As CBS Television Distribution is negotiating renewals for the No. 1 syndicated talker, it's finding stations are eager to lock in the show that’s enjoying a renaissance among viewers. CBS expects to wrap up the renewals — three-year deals through 2016-17 — by the time the NATPE conference gets underway in Miami on Jan. 28.
Improved Ratings Power ‘Dr. Phil’ Renewals
Dr. Phil has firmly established itself as TVs top-rated syndicated talk show, which has made CBS Television Distribution’s ongoing renewal talks with broadcasters go far more smoothly than they did the last time around. The new deals are marked schedule upgrades and increased license fees.
“We were more than happy to renew Phil; its ratings have improved,” says Randa Minkarah, SVP at Fisher Broadcasting, which has slotted the show mostly at 3 p.m. “The advertisers like Phil, too. It’s a known quantity to them.”
CBS expects to wrap up the renewals, three-year deals through 2016-17, by the time the NATPE conference gets underway in Miami on Jan. 28.
This season, Dr. Phil is averaging a 3.0 household rating, a 15% advantage over Disney-ABC’s No. 2-ranked Live with Kelly and Michael (2.6), based on live-plus-same-day household ratings through Dec. 23. And its lead is 20% over Warner Bros.’ Ellen (2.5).
Among women 25-54, Dr. Phil is No. 1 with a 1.7, up 6% from this time last year. Ellen is No. 2 with a 1.6. Live and NBCUniversal’s Maury are tied at No. 3 with a 1.5 rating.
Add in seven days of DVR viewing and Dr. Phil’s rating improves to a 3.2, 23% higher than Live’s and Ellen’s 2.6 ratings.
Equally significant, CBS is securing upgrades to 4 p.m. news lead-in slots in some markets. Those time slots attract more viewers and ad dollars than 3 p.m. At 3 p.m., an average 34.5% of households use television while at 4 p.m. the HUT is 39%.
Joe DiSalvo, president of sales at CBS Television Distribution, points out that it is also a key time period for stations, too. “It’s the news lead-in.”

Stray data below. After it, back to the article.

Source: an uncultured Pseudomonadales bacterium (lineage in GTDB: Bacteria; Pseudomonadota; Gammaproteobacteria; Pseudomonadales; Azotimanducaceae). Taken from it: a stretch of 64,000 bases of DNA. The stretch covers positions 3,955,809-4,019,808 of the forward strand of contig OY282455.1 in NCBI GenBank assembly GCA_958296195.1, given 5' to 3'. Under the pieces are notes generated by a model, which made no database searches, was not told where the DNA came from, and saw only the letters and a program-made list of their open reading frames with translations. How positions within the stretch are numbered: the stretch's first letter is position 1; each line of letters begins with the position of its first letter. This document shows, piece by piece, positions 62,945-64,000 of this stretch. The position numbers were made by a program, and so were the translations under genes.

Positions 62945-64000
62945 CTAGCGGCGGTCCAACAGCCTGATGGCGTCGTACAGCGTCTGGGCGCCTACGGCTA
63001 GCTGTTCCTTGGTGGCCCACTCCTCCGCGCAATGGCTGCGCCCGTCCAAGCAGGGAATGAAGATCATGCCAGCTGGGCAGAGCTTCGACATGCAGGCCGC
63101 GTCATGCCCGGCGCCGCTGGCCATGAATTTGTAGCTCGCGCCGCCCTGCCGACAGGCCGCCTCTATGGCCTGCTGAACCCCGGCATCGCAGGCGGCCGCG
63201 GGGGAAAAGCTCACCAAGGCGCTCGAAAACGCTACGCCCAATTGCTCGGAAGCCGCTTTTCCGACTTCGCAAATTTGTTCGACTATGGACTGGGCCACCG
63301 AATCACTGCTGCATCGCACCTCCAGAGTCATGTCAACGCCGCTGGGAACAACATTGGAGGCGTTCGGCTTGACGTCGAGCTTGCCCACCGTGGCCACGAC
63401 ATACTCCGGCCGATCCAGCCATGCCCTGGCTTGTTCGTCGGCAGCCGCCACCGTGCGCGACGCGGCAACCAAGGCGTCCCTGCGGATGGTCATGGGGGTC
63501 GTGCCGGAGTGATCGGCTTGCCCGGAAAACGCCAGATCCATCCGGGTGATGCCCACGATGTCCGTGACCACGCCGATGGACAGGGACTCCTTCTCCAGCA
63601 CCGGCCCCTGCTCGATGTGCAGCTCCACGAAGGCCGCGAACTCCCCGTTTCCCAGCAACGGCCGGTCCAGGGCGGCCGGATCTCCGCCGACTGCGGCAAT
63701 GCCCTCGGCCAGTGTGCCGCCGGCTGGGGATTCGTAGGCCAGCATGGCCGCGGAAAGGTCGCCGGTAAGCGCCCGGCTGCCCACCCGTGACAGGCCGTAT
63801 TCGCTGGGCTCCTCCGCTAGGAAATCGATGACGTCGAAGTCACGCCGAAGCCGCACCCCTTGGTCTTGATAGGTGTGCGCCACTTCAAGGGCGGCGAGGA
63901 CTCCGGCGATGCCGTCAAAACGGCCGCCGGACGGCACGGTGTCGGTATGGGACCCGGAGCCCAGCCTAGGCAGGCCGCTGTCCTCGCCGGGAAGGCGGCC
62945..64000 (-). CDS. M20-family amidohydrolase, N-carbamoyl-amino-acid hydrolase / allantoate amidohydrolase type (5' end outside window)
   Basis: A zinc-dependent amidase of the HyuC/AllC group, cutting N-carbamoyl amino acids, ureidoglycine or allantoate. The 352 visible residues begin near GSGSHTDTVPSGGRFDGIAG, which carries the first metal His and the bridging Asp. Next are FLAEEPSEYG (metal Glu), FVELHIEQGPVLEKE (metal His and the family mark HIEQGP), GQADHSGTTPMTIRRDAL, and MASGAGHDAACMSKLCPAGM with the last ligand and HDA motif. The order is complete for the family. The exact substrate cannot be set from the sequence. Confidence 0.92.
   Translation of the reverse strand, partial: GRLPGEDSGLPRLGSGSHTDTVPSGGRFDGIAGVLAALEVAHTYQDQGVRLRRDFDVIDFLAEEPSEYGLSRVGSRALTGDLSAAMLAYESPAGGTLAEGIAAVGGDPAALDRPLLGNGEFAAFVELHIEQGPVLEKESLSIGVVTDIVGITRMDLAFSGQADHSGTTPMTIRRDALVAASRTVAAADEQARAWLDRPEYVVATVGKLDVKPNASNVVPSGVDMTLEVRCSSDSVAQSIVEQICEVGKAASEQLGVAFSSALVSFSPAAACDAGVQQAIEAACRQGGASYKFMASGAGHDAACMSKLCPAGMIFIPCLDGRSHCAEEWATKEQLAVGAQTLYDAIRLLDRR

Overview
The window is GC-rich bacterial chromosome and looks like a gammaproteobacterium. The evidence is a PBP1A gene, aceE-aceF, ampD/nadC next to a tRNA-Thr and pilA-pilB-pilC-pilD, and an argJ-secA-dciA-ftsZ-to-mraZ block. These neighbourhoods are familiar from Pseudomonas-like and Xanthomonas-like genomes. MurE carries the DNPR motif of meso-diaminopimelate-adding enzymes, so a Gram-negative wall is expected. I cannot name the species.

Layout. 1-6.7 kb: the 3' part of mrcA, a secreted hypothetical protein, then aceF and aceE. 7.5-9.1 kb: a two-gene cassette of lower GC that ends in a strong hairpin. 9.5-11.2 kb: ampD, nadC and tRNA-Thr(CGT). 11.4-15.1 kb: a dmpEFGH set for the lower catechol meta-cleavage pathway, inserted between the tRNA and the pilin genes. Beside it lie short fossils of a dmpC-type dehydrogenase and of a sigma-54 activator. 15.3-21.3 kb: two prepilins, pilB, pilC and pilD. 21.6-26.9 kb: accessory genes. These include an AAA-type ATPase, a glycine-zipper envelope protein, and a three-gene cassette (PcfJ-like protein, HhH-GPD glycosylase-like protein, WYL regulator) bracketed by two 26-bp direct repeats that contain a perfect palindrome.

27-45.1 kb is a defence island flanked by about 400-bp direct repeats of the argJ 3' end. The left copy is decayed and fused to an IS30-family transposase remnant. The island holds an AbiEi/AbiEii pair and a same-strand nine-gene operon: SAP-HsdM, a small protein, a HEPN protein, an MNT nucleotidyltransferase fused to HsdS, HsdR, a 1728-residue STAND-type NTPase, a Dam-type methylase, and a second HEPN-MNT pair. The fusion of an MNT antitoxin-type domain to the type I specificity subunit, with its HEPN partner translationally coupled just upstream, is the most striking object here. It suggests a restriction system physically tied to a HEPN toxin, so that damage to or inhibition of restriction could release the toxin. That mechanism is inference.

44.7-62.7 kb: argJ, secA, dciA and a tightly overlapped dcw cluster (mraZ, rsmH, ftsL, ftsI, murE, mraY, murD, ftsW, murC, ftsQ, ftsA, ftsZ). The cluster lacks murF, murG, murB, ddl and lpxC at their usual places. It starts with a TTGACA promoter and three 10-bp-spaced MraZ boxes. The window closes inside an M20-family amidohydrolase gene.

Among those giving Phil the coveted daytime slot are the Dispatch Broadcast Group’s stations in Indianapolis (WTHR) and Columbus, Ohio (WBNS).
“It did a 6 rating its first day in its time period [on WBNS] against Ellen’s 3.7 and the court shows did a 2,” says Michael Fiorile, vice chairman and CEO of Dispatch. “We’re pretty high on the show right now.”
Stations that are renewing Dr. Phil are paying for the show’s improved performance. License fees are up as much 20% over Dr. Phil’s 2009 deals, according to people familiar with those deals. CBS does not comment on license fees.
In 2009, Dr. Phil was in trouble. The show’s rating had slumped to a 2.9 from a 3.4 in 2008. The show was experimenting with its content, most memorably with host Phil McGraw visiting Britney Spears when she was in the hospital suffering from mental health problems.
A few years before then, Dr. Phil split from Oprah Winfrey’s Harpo Productions, which had been part of the show since it launched in 2002. Now, Dr. Phil is co-produced by CBS and McGraw’s Peteski Productions.
The country and the industry were also in the middle of the Great Recession. To re-up stations, CBS had to cut its license fees significantly.
Dr. Phil’s turnaround mostly comes down to its content.
“They’ve refocused the direction of the program,” says Fiorile. “He’s not doing the lower-common-denominator shows he was doing.”
Dr. Phil has been easing away from that content since shortly after its ratings began to slip.
“The show has refocused on what Dr. Phil does best, which is dealing with people who have issues that are relatable to people in the audience,” says Bill Carroll, vice president and director of programming at Katz Television. “Issues like relationships, marriage and addiction are relatable to the majority of TV viewers.”
CBS’ DiSalvo says Phil McGraw and longtime Executive Producer Carla Pennington have tweaked the show’s content so that it’s more suitable for news lead-in.
“What Phil has done is branch out,” he says. “When there are newsworthy topics and guests who would’ve gone to Oprah, they now go to Dr. Phil. He’s been getting some great bookings. But he has maintained his brand: tough talk in a place where people go because they know he will help them solve their problem.”
CBS’s renewals have also benefitted from the improving economy. With the boost for political and Olympics advertising, broadcasters are coming off a strong year.
Dr. Phil has also benefitted from the lackluster performances of some rivals, notably Disney-ABC’s rookie Katie. That show, which also primarily airs at 3 p.m., is averaging a 1.9 household rating.
Sony Pictures Television’s Dr. Oz, which is up for renewal in 2014, ranks No. 4 this season with a 2.4 rating.
“Dr. Phil’s performance has been positive,” says Carroll. “Logically, that will make it much easier for it to get station renewals. I think it will do so in an expedited manner.”